London Metropolitan University banned from teaching foreign students

The United Kingdom Border Agency (UKBA) has stripped London Metropolitan University (LMU) of its Highly Trusted Sponsor Status (HTS). This means that it can no longer provide overseas students with Confirmation of Acceptance of Studies (CAS) certificates. Overseas students need a CAS certificate to obtain a UK Tier 4 student visa. LMU cannot, therefore, accept new students from outside the European Union and all those non-EU students currently studying at LMU will have to leave the United Kingdom within 60 days unless they can find an alternative university that can provide them with a place. If they fail to leave, they will be eligible to be deported. It is not clear how many students are affected. The Daily Mail and the BBC have given the figure of 2,000 students but the figure may be higher.

Even if existing students can find a university at this stage, they will have to apply for a new Tier 4 student visa. This will cost them £716 if they apply in person in the UK or £394 if they apply from within the UK by post. It will cost £289 if they make their application from outside the UK.

The UKBA said, in a statement, that LMU had 'failed to address serious and systemic failings' in its systems. The UKBA carried out audits of LMU six months ago and found inadequacies in its systems. In its statement it said 'We have been working with them (LMU) since then, but the latest audit revealed problems with 61% of files randomly sampled. Allowing LMU to continue to sponsor and teach international students was not an option.'

Damian Green, the UK's Immigration Minister, appeared on the BBC's Today programme this morning, 30th August 2012, to justify the decision. He said that there had been 'serious systemic failures' at LMU. He said that it appeared that 'the university didn't have the capacity to enforce the rules.' He said that LMU had failed to adequately monitor the English language capabilities of overseas students, had taught some students who were not entitled to study in the UK because they did not have Tier 4 student visas and did not carry out adequate checks on students to ensure that they were attending courses.

The university had its HTS status suspended on July 16th 2012. The Sunday Times reported on Sunday 26th August that the UKBA intended to strip LMU of its HTS status. On Sunday, Malcolm Gillies, the vice-chancellor of LMU, put a statement on the university's website saying that it was 'outrageous' that he should learn of the loss of HTS status from a newspaper when the loss would cause 'panic for thousands of students'.

A second statement appeared on the LMU website last night saying 'The University regrets to announce that as at 8pm on Wednesday 29th August 2012, the UK Border Agency (UKBA) has revoked its Highly Trusted Status for sponsoring international students. The implications of the revocation are hugely significant and far-reaching, and the University has already started to deal with these. It will be working very closely with the UKBA, HEFCE (The Higher Education Funding Council for England), the National Union of Students and its own Students' Union.'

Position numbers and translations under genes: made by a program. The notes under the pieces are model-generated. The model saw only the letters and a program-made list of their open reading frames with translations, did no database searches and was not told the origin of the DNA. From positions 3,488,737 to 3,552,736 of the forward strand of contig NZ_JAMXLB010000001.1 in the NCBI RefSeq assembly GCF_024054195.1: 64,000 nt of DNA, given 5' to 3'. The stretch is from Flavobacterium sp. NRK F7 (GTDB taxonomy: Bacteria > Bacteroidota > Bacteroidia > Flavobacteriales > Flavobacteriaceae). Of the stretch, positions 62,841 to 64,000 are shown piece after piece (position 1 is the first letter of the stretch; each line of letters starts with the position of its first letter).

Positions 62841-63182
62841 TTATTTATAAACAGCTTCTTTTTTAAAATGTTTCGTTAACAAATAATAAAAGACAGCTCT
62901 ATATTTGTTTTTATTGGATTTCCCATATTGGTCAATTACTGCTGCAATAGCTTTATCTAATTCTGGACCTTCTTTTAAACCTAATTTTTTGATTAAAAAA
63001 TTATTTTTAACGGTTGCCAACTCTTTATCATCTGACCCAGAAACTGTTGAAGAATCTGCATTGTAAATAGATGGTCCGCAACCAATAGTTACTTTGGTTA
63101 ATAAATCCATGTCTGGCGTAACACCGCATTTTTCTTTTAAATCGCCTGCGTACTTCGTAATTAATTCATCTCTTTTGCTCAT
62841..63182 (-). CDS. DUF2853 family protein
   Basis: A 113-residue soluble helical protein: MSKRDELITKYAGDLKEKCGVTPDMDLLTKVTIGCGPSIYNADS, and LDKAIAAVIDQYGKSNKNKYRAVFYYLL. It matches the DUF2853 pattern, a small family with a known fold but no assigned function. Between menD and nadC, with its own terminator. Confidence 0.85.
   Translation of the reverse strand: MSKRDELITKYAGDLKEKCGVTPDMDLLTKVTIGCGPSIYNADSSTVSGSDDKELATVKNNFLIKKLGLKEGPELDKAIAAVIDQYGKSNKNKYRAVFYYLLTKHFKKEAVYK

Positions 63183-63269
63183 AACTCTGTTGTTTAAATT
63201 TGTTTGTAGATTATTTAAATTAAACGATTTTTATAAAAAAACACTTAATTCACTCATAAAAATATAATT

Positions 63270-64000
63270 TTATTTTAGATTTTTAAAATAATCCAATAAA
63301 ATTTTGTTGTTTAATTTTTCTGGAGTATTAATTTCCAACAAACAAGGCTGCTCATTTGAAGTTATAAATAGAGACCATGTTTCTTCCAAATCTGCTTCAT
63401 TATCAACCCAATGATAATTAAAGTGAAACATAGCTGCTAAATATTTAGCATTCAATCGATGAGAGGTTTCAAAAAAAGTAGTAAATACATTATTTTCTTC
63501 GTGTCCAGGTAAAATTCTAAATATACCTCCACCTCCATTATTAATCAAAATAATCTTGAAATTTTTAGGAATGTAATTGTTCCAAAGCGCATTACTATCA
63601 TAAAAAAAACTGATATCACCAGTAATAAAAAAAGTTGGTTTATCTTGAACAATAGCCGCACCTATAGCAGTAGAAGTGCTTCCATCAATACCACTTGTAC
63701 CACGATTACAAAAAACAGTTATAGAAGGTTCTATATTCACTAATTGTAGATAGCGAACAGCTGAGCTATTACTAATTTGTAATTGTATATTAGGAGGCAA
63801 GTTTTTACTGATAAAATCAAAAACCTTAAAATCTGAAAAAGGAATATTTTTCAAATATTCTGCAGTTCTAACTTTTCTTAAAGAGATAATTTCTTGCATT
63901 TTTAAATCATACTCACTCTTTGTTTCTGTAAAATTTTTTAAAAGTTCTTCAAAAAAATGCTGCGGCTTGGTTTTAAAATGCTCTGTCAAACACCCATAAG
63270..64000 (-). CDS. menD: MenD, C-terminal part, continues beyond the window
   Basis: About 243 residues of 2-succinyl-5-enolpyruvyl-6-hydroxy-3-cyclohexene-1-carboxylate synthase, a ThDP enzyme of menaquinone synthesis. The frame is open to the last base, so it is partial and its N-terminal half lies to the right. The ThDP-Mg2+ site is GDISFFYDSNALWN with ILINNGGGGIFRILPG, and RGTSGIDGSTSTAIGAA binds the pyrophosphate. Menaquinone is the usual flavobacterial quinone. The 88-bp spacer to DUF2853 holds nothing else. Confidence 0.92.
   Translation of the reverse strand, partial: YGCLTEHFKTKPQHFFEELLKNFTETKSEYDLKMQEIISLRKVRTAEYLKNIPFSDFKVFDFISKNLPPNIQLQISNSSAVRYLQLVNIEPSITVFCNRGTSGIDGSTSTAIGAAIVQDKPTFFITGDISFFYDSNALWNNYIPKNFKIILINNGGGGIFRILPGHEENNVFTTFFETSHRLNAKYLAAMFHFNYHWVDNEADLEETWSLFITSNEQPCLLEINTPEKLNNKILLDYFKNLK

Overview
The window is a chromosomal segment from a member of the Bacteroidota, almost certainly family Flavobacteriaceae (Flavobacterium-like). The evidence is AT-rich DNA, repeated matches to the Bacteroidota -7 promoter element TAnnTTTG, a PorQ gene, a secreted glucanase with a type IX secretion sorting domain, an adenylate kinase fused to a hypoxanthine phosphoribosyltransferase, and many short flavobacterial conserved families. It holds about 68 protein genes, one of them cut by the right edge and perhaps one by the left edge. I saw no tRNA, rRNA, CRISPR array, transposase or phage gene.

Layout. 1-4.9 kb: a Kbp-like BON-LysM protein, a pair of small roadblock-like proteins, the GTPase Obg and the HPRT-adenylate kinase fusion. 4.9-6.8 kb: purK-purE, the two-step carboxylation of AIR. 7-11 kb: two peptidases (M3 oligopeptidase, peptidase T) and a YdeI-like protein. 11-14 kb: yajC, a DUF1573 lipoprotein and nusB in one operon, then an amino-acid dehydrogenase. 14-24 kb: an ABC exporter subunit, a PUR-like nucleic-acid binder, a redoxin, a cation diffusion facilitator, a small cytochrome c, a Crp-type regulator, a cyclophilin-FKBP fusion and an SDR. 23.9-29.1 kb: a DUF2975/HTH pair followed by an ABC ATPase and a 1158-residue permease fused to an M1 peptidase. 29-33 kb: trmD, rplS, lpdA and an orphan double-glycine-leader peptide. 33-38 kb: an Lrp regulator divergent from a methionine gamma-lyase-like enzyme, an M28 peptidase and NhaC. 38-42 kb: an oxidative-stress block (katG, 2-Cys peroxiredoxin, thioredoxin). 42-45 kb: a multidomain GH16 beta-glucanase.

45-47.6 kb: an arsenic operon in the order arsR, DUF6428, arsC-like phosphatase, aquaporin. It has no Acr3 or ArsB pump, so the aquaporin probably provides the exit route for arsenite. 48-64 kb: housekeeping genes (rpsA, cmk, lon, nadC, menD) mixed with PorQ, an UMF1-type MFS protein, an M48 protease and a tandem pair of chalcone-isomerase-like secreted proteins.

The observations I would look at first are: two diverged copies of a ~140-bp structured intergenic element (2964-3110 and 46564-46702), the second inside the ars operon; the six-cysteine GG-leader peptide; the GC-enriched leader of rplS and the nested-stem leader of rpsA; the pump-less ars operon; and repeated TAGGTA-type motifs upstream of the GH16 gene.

The National Union of Students (NUS) has objected vehemently to the revocation of LMU's HTS status. The NUS president, Liam Burns wrote letters last night to the Prime Minister, David Cameron and the Home Secretary, Theresa May, to protest against the decision which, he said, could have 'potentially catastrophic effects on higher education as a £12.5bn per year export industry for the UK'.

Mr Burns said 'This decision will create panic and potential heartbreak for students not just at London Met but also all around the country. Politicians need to realise that a continued attitude of suspicion towards international students could endanger the continuation of higher education as a successful export industry.'

Mr Green has said that the government will do all it can to ensure that those genuine students who have been adversely affected will be able to find new courses. Universities Minister, David Willetts MP said 'it is important that genuine students who are affected through no fault of their own are offered prompt advice and help, including, if necessary, with finding other institutions at which to finish their studies.'

The NUS carried out a survey earlier this year and found that 40% of international students would not recommend attending education courses in Britain.

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